"Not all painters are artists and not all photographers are artists either. Photography is too often about “what” when “how” is the interesting question … every photograph is a lie. It doesn’t represent anything.
Therefore it is both real and abstract. Photography is very easy and very complicated at the same time."
Jan Dibbets was born in Weert, Holland in 1941. Initially he trained as an art teacher at the Tilburg Academy and between 1960-63 studied painting in Eindhoven. In 1967 he travelled to London on a British Council scholarship and enrolled at Saint Martin's School of Art, on the course taught by the late Antony Caro, where he met and worked alongside a radical group of students which included George Passmore (of Gilbert & George), Barry Flanagan and Richard Long.
Since his time at St Martin’s, Dibbets has consistently sought to challenge the traditional boundaries of artistic practice. Whilst art historians and curators have sought to catagorise his work - photography, land art, conceptual art - he eludes all of these. At the heart of his work is the camera, but not in any traditional sense. He has never been interested in the camera simply as a tool for making images and is most certainly not a photographer. He was one of the first artists to make use of colour photography, the camera acting as a vehicle for exploring images of landscapes and seascapes collaged together to create illusory 'horizons'; later he incorporated architectural elements, cupolas and windows, as well as colour studies,- into his highly individual body of work.
On one level Dibbets’ work touches on themes which have preoccupied artists for centuries - perspective, light, time; similarly with his choice of subject matter - land, sea, colour and architecture. However, to understand Dibbets’ work, one must first appreciate that these are not the ‘subjects’. He has never photographed the sea or a window simply for their aesthetic qualities. They and the camera are the conduit for a far more complex set of ideas about the nature of representation itself. In 1997, Dibbets began work on a long-term project to create an ongoing series of photographic portfolios, each one dedicated to a specific subject within his repertoire. Consistent in size and format, each set contains 10 images and to-date these have included Windows, Colour Studies, Land, Sea, Leaves, Stones and Water.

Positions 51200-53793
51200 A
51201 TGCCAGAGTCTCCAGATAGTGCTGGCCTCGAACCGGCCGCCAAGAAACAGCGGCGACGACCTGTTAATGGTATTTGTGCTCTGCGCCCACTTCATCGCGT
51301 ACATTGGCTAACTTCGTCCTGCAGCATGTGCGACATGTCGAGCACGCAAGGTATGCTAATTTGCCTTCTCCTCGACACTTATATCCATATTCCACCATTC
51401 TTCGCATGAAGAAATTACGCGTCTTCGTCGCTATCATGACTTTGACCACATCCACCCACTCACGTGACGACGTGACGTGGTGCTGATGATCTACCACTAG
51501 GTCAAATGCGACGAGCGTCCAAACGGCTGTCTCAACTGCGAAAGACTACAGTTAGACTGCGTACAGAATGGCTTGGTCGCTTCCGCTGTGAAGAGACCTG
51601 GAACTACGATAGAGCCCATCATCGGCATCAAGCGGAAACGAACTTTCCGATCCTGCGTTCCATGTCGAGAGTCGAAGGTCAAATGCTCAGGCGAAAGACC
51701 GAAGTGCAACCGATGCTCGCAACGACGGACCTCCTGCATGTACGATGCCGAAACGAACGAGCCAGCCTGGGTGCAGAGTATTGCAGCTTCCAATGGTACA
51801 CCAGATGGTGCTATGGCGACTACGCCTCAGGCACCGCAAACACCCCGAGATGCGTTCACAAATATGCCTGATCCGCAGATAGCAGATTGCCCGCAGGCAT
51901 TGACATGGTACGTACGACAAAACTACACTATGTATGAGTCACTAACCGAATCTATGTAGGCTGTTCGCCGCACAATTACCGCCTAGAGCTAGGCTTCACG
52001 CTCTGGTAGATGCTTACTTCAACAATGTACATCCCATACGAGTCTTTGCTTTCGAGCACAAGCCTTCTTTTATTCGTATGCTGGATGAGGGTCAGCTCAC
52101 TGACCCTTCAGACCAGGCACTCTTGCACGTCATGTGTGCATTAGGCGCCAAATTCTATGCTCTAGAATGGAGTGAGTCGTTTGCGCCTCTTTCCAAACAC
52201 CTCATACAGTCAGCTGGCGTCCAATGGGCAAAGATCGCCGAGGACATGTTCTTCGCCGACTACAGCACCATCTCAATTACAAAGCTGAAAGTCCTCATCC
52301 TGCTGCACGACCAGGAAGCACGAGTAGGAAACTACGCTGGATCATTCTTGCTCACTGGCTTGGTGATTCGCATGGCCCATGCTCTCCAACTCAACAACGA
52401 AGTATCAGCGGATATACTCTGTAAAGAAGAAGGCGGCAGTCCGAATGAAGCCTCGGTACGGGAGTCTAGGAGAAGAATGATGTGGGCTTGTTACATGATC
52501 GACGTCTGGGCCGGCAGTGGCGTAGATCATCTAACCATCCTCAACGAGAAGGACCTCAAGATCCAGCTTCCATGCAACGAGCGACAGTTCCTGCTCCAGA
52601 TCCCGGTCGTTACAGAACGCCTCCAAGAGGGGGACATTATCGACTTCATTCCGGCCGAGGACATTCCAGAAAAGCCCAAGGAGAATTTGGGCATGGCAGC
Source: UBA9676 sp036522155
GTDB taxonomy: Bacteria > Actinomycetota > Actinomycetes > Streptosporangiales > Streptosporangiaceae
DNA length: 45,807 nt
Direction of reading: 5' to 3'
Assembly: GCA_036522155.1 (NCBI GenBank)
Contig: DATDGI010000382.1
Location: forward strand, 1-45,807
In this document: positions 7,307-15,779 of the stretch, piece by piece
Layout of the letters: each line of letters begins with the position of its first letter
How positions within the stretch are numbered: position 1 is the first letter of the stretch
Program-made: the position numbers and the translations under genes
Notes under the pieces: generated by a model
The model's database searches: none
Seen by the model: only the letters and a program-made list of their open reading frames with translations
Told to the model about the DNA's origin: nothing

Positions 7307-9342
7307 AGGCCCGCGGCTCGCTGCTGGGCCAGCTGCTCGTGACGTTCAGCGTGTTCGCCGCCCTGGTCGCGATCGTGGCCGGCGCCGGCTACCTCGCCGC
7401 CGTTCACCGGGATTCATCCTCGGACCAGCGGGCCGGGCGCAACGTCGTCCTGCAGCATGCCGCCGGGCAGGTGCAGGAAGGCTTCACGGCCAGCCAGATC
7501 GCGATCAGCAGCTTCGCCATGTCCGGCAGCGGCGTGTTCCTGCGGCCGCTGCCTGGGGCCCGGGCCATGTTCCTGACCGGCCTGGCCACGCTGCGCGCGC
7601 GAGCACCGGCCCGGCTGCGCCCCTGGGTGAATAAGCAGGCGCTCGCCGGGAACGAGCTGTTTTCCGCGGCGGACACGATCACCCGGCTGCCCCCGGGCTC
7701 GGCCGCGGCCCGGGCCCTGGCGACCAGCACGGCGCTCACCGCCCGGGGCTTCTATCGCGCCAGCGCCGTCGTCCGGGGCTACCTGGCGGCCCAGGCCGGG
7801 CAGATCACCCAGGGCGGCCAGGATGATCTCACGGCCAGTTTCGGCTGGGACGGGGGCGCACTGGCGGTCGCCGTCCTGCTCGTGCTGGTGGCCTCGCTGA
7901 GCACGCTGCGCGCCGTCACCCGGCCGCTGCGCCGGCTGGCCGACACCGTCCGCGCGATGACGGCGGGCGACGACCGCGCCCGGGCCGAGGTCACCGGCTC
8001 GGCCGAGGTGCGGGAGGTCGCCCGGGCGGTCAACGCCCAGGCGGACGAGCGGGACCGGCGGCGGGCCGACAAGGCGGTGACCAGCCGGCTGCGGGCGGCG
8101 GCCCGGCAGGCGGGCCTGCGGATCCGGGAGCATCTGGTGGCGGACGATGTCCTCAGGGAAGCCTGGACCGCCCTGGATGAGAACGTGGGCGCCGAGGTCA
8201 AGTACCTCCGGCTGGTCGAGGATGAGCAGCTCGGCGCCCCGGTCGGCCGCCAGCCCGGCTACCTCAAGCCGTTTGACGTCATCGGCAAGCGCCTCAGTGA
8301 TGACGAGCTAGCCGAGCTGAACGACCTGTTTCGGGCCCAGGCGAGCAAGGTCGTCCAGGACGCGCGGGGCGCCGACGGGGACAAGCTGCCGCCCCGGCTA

One of the first in the series was Ten Cupolas, which has gone on to become one of the artist’s defining works in any medium. Whereas Dibbets’ unique works are often complex compositions comprising photographs cut, collaged and combined with paint and graphite drawing, these portfolios represent a more distilled insight into the very heart of his practice. They are both an exercise in documenting his own source material, but also - and more importantly - another means of presenting his recurring motifs. Intended to be hung and viewed together, the suite is as much a study of geometry and perspective as it is a collection of different cupolas.
Dibbets’ work has been the subject of numerous international museum exhibitions and examples are housed in major public collections around the world including Museu Serralves, Porto; Louisiana Museum of Modern Art, Denmark; Hamburger Kunsthalle, Germany; Stedelijk Museum, Netherlands; Walker Art Gallery, Liverpool; Tate, London; Museum of Modern Art, New York; Solomon R. Guggenheim Museum, New York.
David Cleaton-Roberts, 2021
Please view the works below and contact [email protected] if you would like to receive prices or require any further information. As the gallery is currently closed to the public, we are not able to answer telephone enquiries for these works.
A series of 10 photographs contained within a portfolio designed by the artist
Each photograph measures 60.0 x 60.0 cm
Portfolio measures 64.0 x 64.0 cm
Edition of 60
Available for purchase as a set. Click on each work below to find out more.